CLARKSBURG, W.Va. (WBOY) — You just filled up your tank, only to see another station selling cheaper gas just a few blocks away, but why? What causes differences in gas prices between locations?
Experts say it comes down to a few key factors.
When it comes to gas being cheaper across the street, AAA East Central’s Public and Legislative Affairs Manager Jim Garrity said pricing is primarily a tactic to get you to spend money at the convenience store, not the pump.
“[Gas stations] make the majority of their profits in the concession and then the convenience stores that they operate,” Garrity said. “Gas stations do not actually make much at the pump.”
If a gas station is just slightly farther away from another station, it might cut its gas prices to get people to go just a little bit further to spend money there instead. However, the price of a gallon of gas is ultimately dictated by the owner of the gas station, the current price of oil, and how hard or easy it is to transport.
Crude oil and gasoline
According to the U.S. Energy Information Administration (EIA), there is a direct correlation between the price of crude oil and the price of regular-grade gasoline. This is probably not a surprise, but it’s still one of the main factors that contribute to the final price you pay. How much a gas station pays for its gas is going to impact the price you pay as the end consumer.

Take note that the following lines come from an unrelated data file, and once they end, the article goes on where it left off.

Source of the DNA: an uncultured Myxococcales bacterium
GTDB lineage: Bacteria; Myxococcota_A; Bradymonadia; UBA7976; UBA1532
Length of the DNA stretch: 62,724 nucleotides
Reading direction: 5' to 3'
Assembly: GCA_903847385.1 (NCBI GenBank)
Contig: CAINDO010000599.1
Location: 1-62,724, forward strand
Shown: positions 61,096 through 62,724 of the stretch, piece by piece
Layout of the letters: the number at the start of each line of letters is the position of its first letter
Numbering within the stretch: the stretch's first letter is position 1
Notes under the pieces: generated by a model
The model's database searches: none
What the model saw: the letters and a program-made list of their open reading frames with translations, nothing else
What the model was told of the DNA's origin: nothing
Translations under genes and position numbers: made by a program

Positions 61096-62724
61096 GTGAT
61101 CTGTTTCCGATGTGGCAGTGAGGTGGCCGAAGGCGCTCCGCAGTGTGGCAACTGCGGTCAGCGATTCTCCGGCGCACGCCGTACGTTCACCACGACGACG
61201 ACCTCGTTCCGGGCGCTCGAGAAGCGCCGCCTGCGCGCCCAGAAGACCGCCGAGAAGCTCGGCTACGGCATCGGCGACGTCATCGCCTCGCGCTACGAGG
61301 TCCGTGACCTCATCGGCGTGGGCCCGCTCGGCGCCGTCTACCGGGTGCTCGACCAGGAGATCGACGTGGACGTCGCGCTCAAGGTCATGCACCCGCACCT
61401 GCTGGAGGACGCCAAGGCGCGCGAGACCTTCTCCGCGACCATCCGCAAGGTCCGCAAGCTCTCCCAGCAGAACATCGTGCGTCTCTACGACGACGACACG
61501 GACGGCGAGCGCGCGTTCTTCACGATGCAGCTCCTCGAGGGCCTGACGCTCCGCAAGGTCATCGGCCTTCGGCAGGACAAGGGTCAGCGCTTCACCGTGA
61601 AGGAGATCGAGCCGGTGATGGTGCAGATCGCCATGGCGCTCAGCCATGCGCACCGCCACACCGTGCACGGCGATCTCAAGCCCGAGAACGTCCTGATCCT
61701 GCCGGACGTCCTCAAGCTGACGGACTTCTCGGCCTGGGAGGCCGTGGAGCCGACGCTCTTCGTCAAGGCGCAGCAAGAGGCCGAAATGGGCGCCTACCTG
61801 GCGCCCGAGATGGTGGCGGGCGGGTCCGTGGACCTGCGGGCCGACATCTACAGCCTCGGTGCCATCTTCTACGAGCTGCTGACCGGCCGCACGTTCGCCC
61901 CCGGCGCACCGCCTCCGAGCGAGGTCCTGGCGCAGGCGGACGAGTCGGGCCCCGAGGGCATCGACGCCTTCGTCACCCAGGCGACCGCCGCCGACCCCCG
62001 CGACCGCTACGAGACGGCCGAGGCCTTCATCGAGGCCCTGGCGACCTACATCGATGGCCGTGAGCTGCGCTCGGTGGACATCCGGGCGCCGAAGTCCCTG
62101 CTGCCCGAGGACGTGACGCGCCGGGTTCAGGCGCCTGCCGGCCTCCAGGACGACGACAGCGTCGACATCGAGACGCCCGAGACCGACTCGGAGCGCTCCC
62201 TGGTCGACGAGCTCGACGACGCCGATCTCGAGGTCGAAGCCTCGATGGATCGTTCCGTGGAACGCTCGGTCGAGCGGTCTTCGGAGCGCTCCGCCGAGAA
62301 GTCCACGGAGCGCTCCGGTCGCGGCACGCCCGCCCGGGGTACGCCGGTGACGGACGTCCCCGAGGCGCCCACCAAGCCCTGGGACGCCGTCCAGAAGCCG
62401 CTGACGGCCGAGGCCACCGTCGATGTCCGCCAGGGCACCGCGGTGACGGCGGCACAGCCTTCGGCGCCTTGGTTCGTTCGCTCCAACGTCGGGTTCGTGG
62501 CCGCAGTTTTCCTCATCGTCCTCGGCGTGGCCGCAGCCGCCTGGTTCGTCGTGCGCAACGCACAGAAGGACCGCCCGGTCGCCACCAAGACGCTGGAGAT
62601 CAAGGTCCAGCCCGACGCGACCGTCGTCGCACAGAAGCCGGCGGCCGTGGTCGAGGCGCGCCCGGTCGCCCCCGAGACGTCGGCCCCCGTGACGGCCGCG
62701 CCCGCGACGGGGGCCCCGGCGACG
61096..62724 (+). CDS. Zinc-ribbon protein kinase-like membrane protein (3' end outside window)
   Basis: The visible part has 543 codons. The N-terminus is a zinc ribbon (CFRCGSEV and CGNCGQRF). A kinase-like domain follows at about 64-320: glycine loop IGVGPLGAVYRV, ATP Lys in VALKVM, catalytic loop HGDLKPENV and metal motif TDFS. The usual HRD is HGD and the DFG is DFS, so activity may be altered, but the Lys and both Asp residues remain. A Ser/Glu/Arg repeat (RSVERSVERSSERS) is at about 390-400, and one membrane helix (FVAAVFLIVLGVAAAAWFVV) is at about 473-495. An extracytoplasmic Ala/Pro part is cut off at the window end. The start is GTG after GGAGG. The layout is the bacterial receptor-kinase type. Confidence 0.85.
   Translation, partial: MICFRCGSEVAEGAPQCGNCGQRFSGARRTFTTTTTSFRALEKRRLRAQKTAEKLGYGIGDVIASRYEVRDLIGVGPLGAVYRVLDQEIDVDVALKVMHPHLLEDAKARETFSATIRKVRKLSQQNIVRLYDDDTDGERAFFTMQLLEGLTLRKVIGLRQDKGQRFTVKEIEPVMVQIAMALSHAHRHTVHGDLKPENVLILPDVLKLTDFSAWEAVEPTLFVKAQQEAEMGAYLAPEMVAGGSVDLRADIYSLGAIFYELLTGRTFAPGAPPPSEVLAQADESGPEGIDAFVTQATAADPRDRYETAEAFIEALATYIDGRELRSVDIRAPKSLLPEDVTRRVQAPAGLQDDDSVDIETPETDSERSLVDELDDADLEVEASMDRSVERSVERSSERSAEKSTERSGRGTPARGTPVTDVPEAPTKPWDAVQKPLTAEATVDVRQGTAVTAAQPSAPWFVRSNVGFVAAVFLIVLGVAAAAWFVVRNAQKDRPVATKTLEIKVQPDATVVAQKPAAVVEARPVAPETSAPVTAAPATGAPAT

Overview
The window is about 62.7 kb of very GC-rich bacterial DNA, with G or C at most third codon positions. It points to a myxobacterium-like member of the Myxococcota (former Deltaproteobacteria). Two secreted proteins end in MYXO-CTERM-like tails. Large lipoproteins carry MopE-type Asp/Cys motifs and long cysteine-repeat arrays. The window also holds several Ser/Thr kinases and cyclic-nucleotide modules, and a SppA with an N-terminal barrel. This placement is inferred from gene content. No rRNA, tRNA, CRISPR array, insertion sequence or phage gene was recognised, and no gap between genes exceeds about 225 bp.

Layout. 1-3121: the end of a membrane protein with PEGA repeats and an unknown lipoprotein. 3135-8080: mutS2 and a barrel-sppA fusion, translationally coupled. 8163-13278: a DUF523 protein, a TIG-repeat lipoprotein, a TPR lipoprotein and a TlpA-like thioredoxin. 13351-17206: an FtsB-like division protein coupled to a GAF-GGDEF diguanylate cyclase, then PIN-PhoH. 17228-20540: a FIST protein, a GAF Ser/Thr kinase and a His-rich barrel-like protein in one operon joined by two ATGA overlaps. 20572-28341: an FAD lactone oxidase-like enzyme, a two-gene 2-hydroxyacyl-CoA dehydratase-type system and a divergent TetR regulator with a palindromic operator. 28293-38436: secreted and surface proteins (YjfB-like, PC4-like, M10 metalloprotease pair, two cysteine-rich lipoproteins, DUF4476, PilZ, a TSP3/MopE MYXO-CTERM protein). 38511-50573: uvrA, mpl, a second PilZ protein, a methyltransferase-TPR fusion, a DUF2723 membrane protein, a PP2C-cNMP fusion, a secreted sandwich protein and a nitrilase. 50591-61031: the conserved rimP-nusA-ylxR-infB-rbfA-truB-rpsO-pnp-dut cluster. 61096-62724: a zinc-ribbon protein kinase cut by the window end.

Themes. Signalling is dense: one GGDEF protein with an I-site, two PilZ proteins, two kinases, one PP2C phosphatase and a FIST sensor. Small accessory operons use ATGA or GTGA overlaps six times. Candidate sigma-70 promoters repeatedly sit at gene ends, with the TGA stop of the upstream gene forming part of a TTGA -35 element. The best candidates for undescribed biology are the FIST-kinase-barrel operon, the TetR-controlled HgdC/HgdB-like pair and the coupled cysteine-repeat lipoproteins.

Average gas prices also change throughout the year, peaking in the summertime months between May and August when people are traveling and demand is highest. The summer blend of gas is also more expensive to produce and can contribute to overall higher gas prices during this time. According to the National Association of Convenience Stores, the summertime gas blend can add as much as 15 cents per gallon.
State tax rates
Gas prices will vary from state to state — and even city by city — because each has its own tax rate for gasoline, which is added to the federal gas tax (about 18.4 cents per gallon). For example, California has the highest tax rate at about 86 cents per gallon of gas, whereas West Virginia’s combined state and federal tax on a gallon of gas is about 56 cents, according to the EIA.
Because tax rates can vary between cities, you may even find cheaper (or more expensive) gas just down the road.
A gas station’s location also plays a role in how much gas will cost. Gasoline is usually transported to gas stations via tanker trucks, which means travel time and ease of access can be a factor in how much it costs to deliver gas to the station.
“The rule of thumb is that the farther away from a major transportation route a gas station finds itself, the farther away it gets, the more expensive it’s going to be to get gasoline there,” Garrity said.
Because of this, Garrity said rural communities might have higher gas prices than somewhere more urban. On the flip side, a gas station near a highway may choose to have slightly higher prices because it knows people will stop there anyway.